When people consider infrastructure, images of bridges, train tracks, and electric poles quickly come to mind. Often overlooked, but no less essential, is the city’s expansive building stock, including schools, courthouses, hospitals, jails, homeless shelters, libraries and cultural institutions.
In New York City, these public buildings share an unfortunate characteristic with the more traditional transportation and utility infrastructure: They are very old.
An astounding 209 of the city’s 1,179 school buildings were constructed prior to 1920 and 50 buildings across the CUNY campuses predate the Great Depression. Sixty-one percent of city-owned courthouses were erected before 1940, the average city hospital building is 57 years old and the 55 shelters operated by the city’s Department of Homeless Services (DHS) are more than 70 years old, on average. Over 75 percent of the New York City Housing Authority’s (NYCHA) residential buildings have stood for more than four decades, and 531 have been around since at least 1950. More than half of the clinics operated by the city’s Department of Health and Mental Hygiene were built before 1950
To provide high quality education, reliable healthcare and a fair and equal criminal justice system, policymakers must consider not only practitioners, clients and services, but also the venues where these services are provided. Too often, these core goals are thwarted by inadequate and decaying buildings, warehouses and parks. When these assets deteriorate, the quality of social services quickly follows.
In New York’s public housing complexes, for instance, leaking roofs and cracked facades are commonplace. Of NYCHA’s 2,600 buildings, 1,500 do not comply with Local Law 11 standards for exterior and façade conditions. On rainy days, water spreads to the interior, leaving holes in walls, collapsed ceilings and hazardous mold. This is a major reason why nearly 800 NYCHA apartments are uninhabitable and currently vacant.
The deterioration of Rikers Island facilities is even more dramatic, jeopardizing the health of inmates, 20 percent of whom suffer from asthma. Beginning in 1975, a slew of court cases—collectively known as the Benjamin litigation—found conditions at New York City jails were unconstitutional. While a number of issues have since been addressed, violations concerning fire safety, ventilation and modular housing units remain unresolved.
Similar conditions afflict the city’s homeless shelters. The 55 facilities operated by the DHS are the oldest, largest and among the most desperate of the city’s 240 shelters. Rotting roofs, poor insulation, and heating and electrical failures plague these ancient facilities
The average public school building in the city is 66 years old. Brooklyn has the oldest schools in the city—with the average school in the borough constructed in 1942—and the greatest state of good repair needs: $466.3 million according to the Office of Management and Budget (OMB) asset management report. Unfortunately, only $71.4 million has been pledged in the most recent four-year capital commitment plan, or 15 percent of its capital needs.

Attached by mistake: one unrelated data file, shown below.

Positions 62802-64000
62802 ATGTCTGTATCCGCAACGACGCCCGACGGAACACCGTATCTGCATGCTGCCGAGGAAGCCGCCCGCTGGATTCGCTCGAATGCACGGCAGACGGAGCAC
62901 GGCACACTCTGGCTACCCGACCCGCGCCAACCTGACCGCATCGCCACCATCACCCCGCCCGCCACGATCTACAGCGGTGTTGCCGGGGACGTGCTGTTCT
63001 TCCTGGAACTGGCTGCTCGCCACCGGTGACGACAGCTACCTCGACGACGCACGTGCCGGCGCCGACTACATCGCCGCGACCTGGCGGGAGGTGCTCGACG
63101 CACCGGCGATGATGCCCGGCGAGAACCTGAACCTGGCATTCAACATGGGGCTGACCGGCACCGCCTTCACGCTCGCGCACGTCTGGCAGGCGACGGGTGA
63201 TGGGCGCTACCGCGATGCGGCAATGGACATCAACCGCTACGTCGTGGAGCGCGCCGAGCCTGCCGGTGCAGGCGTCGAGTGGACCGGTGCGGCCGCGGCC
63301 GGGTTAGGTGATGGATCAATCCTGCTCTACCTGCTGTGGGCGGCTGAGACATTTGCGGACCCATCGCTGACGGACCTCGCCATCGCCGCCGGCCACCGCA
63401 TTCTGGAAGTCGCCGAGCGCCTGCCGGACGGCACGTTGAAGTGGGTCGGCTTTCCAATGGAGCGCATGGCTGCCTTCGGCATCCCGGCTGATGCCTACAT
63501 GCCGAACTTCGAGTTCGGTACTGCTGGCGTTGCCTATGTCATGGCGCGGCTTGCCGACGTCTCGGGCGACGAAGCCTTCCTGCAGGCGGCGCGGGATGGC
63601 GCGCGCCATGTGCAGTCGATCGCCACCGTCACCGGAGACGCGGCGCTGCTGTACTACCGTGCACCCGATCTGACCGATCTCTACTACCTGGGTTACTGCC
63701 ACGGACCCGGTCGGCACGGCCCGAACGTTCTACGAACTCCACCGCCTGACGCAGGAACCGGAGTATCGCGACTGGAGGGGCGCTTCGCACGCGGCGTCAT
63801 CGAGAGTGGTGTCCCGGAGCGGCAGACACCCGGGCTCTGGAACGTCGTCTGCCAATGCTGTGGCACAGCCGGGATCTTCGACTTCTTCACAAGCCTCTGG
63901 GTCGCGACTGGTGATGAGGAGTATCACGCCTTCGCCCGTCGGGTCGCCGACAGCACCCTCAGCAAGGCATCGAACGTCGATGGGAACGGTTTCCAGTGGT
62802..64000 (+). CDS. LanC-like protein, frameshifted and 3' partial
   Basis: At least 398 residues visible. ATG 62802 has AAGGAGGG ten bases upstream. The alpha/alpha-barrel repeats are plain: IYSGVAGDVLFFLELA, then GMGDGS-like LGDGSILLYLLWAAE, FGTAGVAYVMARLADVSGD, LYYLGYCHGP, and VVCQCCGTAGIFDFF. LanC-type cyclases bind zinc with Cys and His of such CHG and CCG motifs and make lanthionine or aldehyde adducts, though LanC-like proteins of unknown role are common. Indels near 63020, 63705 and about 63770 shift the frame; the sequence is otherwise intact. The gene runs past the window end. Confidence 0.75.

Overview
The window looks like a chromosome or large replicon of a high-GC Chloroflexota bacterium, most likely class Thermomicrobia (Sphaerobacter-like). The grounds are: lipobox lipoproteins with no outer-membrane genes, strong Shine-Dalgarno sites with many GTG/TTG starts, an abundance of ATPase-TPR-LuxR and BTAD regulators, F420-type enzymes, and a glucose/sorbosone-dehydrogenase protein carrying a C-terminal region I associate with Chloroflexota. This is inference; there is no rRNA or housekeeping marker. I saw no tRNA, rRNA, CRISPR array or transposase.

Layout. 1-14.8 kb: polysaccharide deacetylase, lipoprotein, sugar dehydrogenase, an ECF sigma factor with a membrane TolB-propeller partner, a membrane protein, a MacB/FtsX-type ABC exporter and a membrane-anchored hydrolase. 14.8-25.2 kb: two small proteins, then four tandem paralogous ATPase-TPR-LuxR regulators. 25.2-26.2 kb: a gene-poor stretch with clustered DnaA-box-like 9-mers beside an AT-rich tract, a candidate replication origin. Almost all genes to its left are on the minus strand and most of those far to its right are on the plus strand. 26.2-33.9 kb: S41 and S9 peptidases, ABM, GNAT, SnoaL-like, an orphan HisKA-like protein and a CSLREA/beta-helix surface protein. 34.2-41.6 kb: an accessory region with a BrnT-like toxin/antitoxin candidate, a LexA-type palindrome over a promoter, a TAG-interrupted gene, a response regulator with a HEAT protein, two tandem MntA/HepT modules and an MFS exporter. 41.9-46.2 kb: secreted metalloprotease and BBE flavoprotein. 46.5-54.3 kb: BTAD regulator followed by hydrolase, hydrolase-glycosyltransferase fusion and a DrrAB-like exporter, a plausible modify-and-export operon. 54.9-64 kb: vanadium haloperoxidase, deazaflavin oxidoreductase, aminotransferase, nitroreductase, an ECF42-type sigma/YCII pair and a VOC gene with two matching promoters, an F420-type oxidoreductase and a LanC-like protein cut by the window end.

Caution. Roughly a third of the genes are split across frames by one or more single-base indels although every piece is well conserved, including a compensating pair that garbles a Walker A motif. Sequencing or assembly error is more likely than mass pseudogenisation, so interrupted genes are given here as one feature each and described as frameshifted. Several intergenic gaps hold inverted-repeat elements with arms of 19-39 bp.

Problems continue as students enter the city’s public universities. At CUNY, the average facility is 53 years old. At many of CUNY’s senior and community colleges, electric distribution systems are old and unreliable, delaying the introduction of new computer labs and other technological upgrades. At York College, the Queens water table has risen three feet above the basement floor of the Academic Core Building, necessitating the relocation of the electric distribution system. At Queens College, much of the campus depends on an unreliable 4160-volt electricity distribution system, leading to frequent power outages. At the College of Staten Island, power fluctuations in the Center for the Arts building cause spikes and dips, damaging sensitive equipment. With CUNY enrollment at an all-time, it is more important than ever that facilities are high-functioning and equipped with technology for the 21st century economy.
The city’s economic development goals are hindered at a number of other junctures as well. Cargo facilities at John F. Kennedy airport, for instance, are 40 years old on average, with 63 percent considered “non-viable” for modern screening, storage and distribution. Partially as a result, shipments into the airport fell by 545,737 tons from 2000 to 2013, the equivalent of 19,101 jobs lost.
Rehabilitating and modernizing these deteriorating assets will not be easy, or cheap. In 2012, CUNY reported $2.5 billion in deferred infrastructure maintenance. At NYCHA, where federal contributions have fallen dramatically over the last decade, the capital shortfall is approaching $14 billion. The city’s Department of Education will not fund $1 billion of its line item state of good repair needs over the next four years. The gap at the Department of Correction, responsible for the city’s 14 jails, is nearly $250 million.
To address these shortfalls, Mayor de Blasio and Governor Cuomo must increase infrastructure spending and prioritize the rehabilitation of existing infrastructure. New dedicated revenue streams should be established – such as tolls on the East River bridges, a stormwater management fee, pay-as-you-throw trash collection and residential parking permits. New York must also improve its asset management practices: Rigorously inspecting and inventorying existing assets, developing an explicit rubric for allocating capital dollars and aligning infrastructure planning with demographic shifts and economic development. Finally, to reduce construction costs and expedite infrastructure repair, New York City must streamline its procurement laws and practices.
These reforms cannot be delayed. Without immediate, sustained and generous investment in its core infrastructure, New York’s quality of life and economic competitiveness will quickly diminish.